As much as I love the revolutionary potential of technology in education, I understand why some of those who care about public education and public universities worry about privatization and plunder.
Where I want to see the potential for intelligent use of data to drive better student outcomes, others see an unnecessary invasion of student privacy driven more by profit motives than quality concerns. I listen to Bill Gates speak about productive uses of educational technology and can't help but be impressed by his turn to philanthropy, through the Bill & Melinda Gates Foundation. Others seem to see the foundation as a front for corporate and political interests determined to undermine public education and steer profits to private entities, including Microsoft.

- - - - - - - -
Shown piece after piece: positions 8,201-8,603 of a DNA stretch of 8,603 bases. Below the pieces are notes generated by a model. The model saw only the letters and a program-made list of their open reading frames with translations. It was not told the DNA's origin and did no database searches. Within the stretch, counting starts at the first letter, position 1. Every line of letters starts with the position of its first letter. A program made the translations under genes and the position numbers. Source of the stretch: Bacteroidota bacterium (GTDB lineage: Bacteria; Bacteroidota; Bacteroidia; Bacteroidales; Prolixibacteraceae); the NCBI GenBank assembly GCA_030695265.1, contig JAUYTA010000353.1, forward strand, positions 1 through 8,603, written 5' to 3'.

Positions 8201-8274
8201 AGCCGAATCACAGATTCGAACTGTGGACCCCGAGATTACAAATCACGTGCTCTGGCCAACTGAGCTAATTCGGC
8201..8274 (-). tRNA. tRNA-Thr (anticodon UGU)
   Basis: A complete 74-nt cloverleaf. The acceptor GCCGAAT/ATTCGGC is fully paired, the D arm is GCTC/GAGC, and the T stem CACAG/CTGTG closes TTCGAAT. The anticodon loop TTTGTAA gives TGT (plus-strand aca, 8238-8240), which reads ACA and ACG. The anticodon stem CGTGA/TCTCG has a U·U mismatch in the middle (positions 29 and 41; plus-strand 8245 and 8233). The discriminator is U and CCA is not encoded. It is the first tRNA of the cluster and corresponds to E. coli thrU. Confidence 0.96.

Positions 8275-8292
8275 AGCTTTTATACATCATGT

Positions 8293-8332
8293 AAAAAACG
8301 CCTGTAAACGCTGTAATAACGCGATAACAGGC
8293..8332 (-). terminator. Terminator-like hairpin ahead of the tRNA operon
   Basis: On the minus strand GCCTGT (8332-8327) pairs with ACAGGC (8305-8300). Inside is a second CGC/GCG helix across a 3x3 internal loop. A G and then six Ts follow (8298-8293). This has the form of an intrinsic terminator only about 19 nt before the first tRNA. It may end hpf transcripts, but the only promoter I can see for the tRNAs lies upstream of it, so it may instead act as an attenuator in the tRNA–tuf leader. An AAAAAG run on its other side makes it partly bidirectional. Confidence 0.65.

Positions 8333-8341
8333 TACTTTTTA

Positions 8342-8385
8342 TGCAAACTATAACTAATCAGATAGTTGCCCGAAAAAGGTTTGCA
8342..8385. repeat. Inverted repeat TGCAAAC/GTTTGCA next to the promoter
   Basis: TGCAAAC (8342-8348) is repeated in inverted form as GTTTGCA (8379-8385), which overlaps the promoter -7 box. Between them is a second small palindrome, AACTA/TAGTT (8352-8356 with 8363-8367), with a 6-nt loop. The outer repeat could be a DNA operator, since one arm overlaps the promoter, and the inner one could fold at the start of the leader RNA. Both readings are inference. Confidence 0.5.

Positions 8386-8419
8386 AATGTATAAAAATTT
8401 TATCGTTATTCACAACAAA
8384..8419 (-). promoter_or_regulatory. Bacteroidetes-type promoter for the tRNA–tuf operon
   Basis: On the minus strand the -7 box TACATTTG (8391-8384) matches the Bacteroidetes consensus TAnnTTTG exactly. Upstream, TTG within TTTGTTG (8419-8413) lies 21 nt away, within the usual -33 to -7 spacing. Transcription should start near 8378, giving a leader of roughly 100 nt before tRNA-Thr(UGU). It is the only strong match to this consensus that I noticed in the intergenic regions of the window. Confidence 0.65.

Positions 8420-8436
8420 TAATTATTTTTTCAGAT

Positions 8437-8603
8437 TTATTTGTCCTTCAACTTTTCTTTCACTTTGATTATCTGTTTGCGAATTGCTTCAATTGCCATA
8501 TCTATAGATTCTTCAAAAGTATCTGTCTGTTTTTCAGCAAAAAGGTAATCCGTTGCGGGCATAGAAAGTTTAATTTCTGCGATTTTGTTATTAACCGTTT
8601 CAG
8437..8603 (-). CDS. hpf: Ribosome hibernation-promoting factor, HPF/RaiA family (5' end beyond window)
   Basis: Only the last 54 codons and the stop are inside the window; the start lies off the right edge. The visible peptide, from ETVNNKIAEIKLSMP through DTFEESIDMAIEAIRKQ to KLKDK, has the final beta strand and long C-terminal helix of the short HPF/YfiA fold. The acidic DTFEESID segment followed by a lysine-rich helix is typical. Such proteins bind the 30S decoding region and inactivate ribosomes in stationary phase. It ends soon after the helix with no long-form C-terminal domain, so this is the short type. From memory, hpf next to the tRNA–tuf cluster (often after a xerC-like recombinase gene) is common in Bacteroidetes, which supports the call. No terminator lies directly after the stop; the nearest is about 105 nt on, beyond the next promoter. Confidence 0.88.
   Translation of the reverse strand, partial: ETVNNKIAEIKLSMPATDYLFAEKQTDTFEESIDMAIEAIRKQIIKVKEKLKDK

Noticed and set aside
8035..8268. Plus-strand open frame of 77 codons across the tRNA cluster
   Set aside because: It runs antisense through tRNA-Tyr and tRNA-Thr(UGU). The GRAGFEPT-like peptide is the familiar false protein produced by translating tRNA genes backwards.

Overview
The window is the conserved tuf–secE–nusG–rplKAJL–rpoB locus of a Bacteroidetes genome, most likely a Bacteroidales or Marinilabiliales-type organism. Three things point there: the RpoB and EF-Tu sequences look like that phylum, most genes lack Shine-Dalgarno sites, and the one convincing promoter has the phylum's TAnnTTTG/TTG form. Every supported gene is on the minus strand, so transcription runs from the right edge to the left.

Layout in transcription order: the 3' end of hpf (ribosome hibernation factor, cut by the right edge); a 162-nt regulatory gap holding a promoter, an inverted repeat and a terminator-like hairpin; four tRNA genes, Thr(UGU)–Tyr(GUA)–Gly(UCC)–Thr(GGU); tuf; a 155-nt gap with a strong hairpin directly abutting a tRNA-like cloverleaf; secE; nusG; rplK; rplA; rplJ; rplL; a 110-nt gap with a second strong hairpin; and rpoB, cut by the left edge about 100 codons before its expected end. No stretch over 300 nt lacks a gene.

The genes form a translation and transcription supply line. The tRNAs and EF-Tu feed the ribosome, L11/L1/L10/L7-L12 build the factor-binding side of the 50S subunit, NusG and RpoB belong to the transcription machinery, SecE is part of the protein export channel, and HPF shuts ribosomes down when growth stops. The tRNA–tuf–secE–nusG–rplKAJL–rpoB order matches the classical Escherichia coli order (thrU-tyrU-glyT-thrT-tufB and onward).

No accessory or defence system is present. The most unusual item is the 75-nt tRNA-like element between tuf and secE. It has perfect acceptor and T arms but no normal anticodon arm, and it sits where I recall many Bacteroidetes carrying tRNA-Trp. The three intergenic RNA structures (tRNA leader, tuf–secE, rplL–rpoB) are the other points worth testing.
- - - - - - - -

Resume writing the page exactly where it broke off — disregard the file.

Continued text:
It would be easier for me to maintain my optimism if not for some ugly facts, like the recent cynical moves from the Florida legislature. "In 2011, the Legislature made it a requirement for all high school students to complete at least one course online, creating a guaranteed market for online learning services," explains the Miami Herald, and now the other shoe is dropping as the state cuts back per-pupil funding for the publicly operated Florida Virtual School while creating opportunities for private businesses.